Chapel Point to St. Clement’s Island

Including MD 234 & MD 238

Head south toward Chapel Point to visit the oldest continuously serving Catholic parish in the nation, St. Ignatius Catholic Church, which was established by the Jesuits in 1641. Nearby is St. Thomas Manor, which was constructed a century later and is the oldest Jesuit residence in the world still in use.

Travel east through Zekiah Swamp Natural Environment Area to reach Chaptico, a port town that was occupied by the British during both the American Revolution and the War of 1812. Christ Episcopal Church, King and Queen Parish, was built here in 1736 on land donated by Francis Scott Key’s grandfather. The church is open to the public for tours, and visitors are encouraged to enjoy the annual strawberry and fall festivals.

Branching off the main byway, head south to Coltons Point and the St. Clement’s Island Museum, which features exhibits on Maryland’s early history and serves as a launching point for water taxi rides to the island itself. St. Clement’s Island is where Father White celebrated the first Roman Catholic Mass in the colonies. Today, the island is a state park on which a 40-foot-tall cross honors those first colonists who, in 1634, conceptualized the separation of church and state.

Chaptico to Point Lookout

Including MD 234, MD 243, MD 5 & MD 249

Continuing past St. Francis Xavier Church, the oldest Roman Catholic Church in the state, you enter the heart of Leonardtown. Be sure to visit both the Old Jail Museum, a tourist information center that also contains early Maryland artifacts, and Tudor Hall, a 250-year-old Colonial House now operated by the St. Mary’s County Historical Society.

The next stop is St. George’s Episcopal Church, which has held services since 1638, making it the oldest Episcopal parish in Maryland. Continue south to visit Piney Point, the site of the Piney Point Lighthouse, the oldest lighthouse on the Potomac River. From there, make your way to St. Mary's College of Maryland, a female seminary that was established in 1840, which now is a co-educational state college and hosts a weekly summer concert series.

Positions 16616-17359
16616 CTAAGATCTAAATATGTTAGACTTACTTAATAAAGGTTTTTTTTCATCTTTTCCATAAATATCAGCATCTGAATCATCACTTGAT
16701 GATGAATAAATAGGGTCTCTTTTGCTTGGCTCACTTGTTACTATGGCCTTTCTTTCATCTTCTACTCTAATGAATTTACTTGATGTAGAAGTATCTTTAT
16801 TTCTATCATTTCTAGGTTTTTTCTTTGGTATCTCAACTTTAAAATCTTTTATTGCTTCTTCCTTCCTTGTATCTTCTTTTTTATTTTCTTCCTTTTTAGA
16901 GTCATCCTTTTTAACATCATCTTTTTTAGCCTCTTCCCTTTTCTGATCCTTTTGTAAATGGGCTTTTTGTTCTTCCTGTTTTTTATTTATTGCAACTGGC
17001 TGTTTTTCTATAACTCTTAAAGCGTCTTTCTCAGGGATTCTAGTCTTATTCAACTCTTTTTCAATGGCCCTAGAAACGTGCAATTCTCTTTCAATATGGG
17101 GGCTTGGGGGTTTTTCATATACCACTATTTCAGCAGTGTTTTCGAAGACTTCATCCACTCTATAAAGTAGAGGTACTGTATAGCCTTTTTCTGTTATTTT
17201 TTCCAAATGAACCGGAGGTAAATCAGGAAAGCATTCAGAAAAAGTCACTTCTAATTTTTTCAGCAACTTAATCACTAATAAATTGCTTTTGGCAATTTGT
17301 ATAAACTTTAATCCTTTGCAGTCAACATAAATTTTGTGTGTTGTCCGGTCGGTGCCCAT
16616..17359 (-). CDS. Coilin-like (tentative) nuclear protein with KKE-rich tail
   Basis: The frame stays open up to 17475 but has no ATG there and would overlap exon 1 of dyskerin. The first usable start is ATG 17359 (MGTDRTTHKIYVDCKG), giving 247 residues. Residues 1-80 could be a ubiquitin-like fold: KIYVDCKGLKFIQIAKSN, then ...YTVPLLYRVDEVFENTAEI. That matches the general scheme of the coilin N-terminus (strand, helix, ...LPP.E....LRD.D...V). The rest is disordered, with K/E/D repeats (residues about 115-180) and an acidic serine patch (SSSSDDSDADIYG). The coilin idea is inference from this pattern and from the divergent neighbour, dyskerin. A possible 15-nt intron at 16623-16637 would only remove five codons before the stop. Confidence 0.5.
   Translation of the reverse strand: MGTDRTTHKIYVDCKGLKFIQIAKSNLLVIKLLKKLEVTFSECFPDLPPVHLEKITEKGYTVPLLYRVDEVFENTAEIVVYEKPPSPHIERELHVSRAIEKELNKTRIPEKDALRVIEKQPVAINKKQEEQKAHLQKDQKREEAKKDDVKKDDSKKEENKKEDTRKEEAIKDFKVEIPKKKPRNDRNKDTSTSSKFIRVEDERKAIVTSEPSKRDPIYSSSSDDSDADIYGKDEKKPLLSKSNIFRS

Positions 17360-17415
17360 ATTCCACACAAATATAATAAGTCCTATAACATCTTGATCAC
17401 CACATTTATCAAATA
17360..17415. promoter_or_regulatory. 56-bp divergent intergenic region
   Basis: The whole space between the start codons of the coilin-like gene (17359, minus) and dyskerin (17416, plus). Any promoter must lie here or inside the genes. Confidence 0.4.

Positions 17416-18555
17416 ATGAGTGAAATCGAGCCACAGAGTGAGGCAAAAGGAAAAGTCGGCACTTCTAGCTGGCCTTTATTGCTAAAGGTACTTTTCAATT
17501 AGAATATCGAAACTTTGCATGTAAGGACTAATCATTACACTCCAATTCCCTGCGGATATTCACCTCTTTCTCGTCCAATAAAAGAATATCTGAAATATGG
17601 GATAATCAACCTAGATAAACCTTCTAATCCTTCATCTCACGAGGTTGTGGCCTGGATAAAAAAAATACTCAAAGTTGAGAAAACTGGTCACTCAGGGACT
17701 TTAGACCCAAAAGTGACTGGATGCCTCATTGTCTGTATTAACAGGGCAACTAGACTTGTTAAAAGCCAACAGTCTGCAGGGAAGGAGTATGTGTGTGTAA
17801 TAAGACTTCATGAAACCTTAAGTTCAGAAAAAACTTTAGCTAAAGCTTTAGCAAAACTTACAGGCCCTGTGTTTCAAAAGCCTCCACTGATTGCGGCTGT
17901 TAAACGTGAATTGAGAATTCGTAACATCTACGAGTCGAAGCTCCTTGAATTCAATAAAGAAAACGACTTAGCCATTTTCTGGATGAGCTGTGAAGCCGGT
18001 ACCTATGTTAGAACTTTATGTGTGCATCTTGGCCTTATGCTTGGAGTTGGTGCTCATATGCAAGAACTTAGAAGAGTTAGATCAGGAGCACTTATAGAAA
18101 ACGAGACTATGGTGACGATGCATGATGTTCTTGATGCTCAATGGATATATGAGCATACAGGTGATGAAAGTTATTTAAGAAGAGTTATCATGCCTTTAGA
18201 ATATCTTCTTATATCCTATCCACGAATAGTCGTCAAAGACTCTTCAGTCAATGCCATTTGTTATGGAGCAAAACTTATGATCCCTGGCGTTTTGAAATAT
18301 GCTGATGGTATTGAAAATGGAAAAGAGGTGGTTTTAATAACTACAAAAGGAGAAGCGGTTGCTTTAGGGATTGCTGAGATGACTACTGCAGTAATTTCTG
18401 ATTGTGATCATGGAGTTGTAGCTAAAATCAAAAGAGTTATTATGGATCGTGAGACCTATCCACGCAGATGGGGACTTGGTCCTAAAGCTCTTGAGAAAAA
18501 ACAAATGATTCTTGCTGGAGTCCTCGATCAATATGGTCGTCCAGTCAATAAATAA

Probably the most visited destination on this byway is Historic St. Mary’s City, an expansive living-history museum and archaeology site. Serving as Maryland’s first capital from 1634 to 1695, St. Mary’s City was the fourth permanent settlement in America and site of the first Catholic chapel in the colonies. Exhibits include a reconstructed 17th-century State House, a tobacco plantation, an Indian hamlet and a replica of the Maryland Dove, one of the two square-rigged ships that brought the first settlers to Maryland. 

Heading toward the Chesapeake Bay, you can see several lighthouses and visit Point Lookout State Park, which offers beaches  on the Chesapeake Bay, a boat launch, fishing areas and campgrounds. But there’s another side to this picturesque peninsula — during the Civil War, Point Lookout served as a notorious prison camp where more than 4,000 Confederate soldiers died. Ghost stories abound, bringing a haunting conclusion to this spiritual journey.

Look for special events in the Leonardtown Arts and Entertainment District, such as Plein Air Painting.

Image Credit: St. Mary's County

Maryland Lore

The Freedom of Conscience Monument, which sits at the entrance to Historic St. Mary’s City, was erected nearly 80 years ago to commemorate a 1649 Act passed by the General Assembly that mandated religious tolerance of all Trinitarians, laying the foundation for the First Amendment to the U.S. Constitution.

Experience the 17th century at Maryland's first capital - Historic St. Mary's City. Interactive and participatory displays at the village provide a glimpse into the lives of English settlers who sought democracy and toleration. 

Image Credit: Historic St. Mary's City

Byways in this Region

Booth's Escape
Roots & Tides

Byways Guide & Map

Maryland Scenic Byways Travel Guide and Map

Learn more with our FREE Maryland Scenic Byways Travel Guide & Map Start planning your road trip with our official guide and map.